the piece is very laid back, lethargic, melancholic, amorphic (add further nightime slowmoving adjectives of your choice - martyn's might be laconic. soporiphic. deadly...) - very nz in in this deliberately unhurried atmosphere and one of our criticisms is that all the effects added together into this one same affect - music, lighting, words performance, images - there was nothing acting in counterpoint. so what you got was a stage full of tech kit - sound gear & musical instruments (keyboards, vodophone, weird electronic thingy - therefone we think it's called - you play it with your hands seemingly thru thin air), microphone, music stand that duncan used to work thru and discard his scripts from, video camera, old fashioned record player with a sarah vaughn l.p. on it. and behind them a large screen that images were played on and that we saw thru the layer of them and their equipment. they wanted us to see them physically making the show as it happened and to know that all the sound and many of the video images were live. so you get this very trance like music being set up in a series of layered loops building up on top of and over each other: keyboard, synth orchestral sounds, voice, etc etc etc. behind this different night time images suggesting the scene of the story.
and we get story after story - always from the 1st person - so either monoloque or dialogue. all performed thru a microphone so the change in voices and sounds that duncan was able to give us was phenomenal.
we start with...
...a house at night with it's lights on until we see a shadowey person come thru into the front room and then leave turning out the lights:
"we haven't told wendy about the ghost that lives in her room. wendy is our new flatmate and we want her to stay for a bit. so we haven't told her about the ghost. but the ghost seems to like wendy. it is always there in her room when she comes home from work. and again when she goes up to bed..."
"it's 3am and i'm here at radio whatever waiting to take your calls. whatever your problems give me a call and let's talk. well i see the board is clear so i'm standing by and ready for your call. we all have problems. and let's face it anyone who is awake and listening to this show at this time in the morning has certainly got a problem or two. so the board is still showing clear so i'm ready to talk to you. well perhaps i should get the ball rolling. i had a troubled childhood. like a lot of people. not a happy little child...."
"...i'm on my way home. and i know that i'm not going to like what i find when i get there. i know my wife will be home. but i also know she won't be very happy to see me. chances are she'll be in bed already, pretending to be asleep when i walk in. there'll be nothing for dinner i shouldn't think..."
"...so what if we could rewind the tape of our lives. where would you like to go back to? back to that time you were young and out partying every night? back to being at school and never getting picked for the cool teams? back to being a young kid and...."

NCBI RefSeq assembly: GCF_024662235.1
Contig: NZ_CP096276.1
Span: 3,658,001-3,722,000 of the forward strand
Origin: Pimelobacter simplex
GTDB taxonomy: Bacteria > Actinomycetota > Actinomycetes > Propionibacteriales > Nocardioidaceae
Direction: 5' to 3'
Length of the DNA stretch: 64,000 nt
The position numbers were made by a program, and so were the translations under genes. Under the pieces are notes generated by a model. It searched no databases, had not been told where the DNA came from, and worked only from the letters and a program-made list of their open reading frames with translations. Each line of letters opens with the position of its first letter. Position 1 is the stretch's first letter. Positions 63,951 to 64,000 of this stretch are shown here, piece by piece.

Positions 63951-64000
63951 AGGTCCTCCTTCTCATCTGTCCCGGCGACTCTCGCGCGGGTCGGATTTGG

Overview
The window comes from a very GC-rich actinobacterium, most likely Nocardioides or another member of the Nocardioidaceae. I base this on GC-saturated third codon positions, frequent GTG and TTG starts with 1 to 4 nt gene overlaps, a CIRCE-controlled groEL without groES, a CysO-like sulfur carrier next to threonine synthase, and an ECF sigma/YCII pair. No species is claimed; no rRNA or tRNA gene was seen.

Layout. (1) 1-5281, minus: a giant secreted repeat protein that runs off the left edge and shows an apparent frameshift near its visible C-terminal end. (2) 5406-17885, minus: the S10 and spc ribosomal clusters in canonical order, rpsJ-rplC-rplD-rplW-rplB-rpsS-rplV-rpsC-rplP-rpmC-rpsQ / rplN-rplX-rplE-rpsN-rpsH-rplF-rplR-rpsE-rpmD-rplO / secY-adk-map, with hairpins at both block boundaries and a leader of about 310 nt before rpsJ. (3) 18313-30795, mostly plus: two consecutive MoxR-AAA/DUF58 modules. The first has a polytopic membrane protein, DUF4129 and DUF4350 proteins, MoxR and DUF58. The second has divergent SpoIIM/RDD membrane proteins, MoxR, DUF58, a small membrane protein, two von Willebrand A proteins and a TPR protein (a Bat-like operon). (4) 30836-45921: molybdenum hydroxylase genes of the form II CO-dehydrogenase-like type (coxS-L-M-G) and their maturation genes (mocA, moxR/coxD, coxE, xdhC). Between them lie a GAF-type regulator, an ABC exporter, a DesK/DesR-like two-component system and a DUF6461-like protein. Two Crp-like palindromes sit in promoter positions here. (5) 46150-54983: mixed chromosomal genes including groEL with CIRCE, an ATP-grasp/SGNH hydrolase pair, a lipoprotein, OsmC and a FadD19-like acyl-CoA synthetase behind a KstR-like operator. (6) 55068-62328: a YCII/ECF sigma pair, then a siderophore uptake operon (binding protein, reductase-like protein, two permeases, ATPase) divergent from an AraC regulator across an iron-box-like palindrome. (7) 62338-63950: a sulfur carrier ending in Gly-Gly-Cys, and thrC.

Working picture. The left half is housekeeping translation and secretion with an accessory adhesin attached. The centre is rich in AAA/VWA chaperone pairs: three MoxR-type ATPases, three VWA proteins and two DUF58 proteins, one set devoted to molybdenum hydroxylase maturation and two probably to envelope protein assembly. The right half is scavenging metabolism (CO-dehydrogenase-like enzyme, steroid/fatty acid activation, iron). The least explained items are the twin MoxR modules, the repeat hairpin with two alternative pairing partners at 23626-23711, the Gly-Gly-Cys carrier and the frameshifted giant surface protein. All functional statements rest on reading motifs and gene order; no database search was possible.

"...huston this is friendship, over"
" friendship this is huston. receiving you loud and clear, over"
"roger that huston. nothing to report. all isgood here. over"
" copy that friendship."
"actually, when i say all is good here there that's not quite the truth. actually, i'm not so good with words, but well how to say, i guess it's just that i'm really bored. over"
"huston? please confirm you are receiving. over"
"oh. this is huston. yes. copy that friendship. just can't think of how to help really. over."
"this is friendship. yes roger that huston. i guess this is one i'll just have to work through by myself"
"actually frienship, i'm pretty bored myself as it happens. over"
"oh. well i've got a power nap scheduled so i'll sign out huston"
"there's nothing to do here. and i haven't even got a window. what do you see through your window friendship? over"
"well huston. you know the pictures of the earth you see quite often on the covers of those atlases?"
"well the view from my windon pretty much looks like that."
"oh. copy that friendship"
(bass voice) "did you hear about the brazillian?"
(pipey voice) "that's a landing strip isn't it?"
"no. i mean the people. from brazil. the brazillian the police shot in london in the tube station?"
"it's not right that. it's just because he was of the wrong colour."
"yeah.you've got to be right colour these days"
"especially over there you do. since 9/11 they've got police everywhere."
"wasn't 9/11 america?"
"well you know what i mean. they've toughened all the security up and you can't move anywhere over there now"
"really? sounds like a terrible place to be"
"are you enjoying this?"
"yes i am. it's interesting."
"oh. do you think so."
"yes i do. why? what do you want to watch?"
"no no this is fine."
"if you want to watch something else just say so."
"no this is fine."
"we could turn it off."
"and do what?"
"and have a conversation. we never talk."
"what do you want to talk about?"
"you start. it was your idea."
"ok... this is a really nice cup of tea"
" on no no no. that's not a conversation. you cannot have a conversation about a cup of tea"
"...how did i get so lucky. i'd resigned myself to spending the rest of my love life lover-less. and then you came along. what did i do to deserve you? ..."
wow this is so exciting and what a brilliant model for a way to make a show and how great to be given all this space to have my own thoughts and dreams in and maybe these aren't the stories i would want to be telling but as a jumping off point for imagining and experiencing something how rish and wonderful and how cool that i'm gonna get the chance to be learning some of this technology at g'smiths and yes yes yes ...
"wasn't that so great. what did you think?"
"i hated it!"
"oh god i recognise all these no-hoper losers all too well and i am so not interested in their stories and god this is self-indulgent and slow and who cares and this is soooo nz not in a good way and all right all right i get the message move on already ..."
"...to help build a world of happier people who thrive on change and inspire people around them..."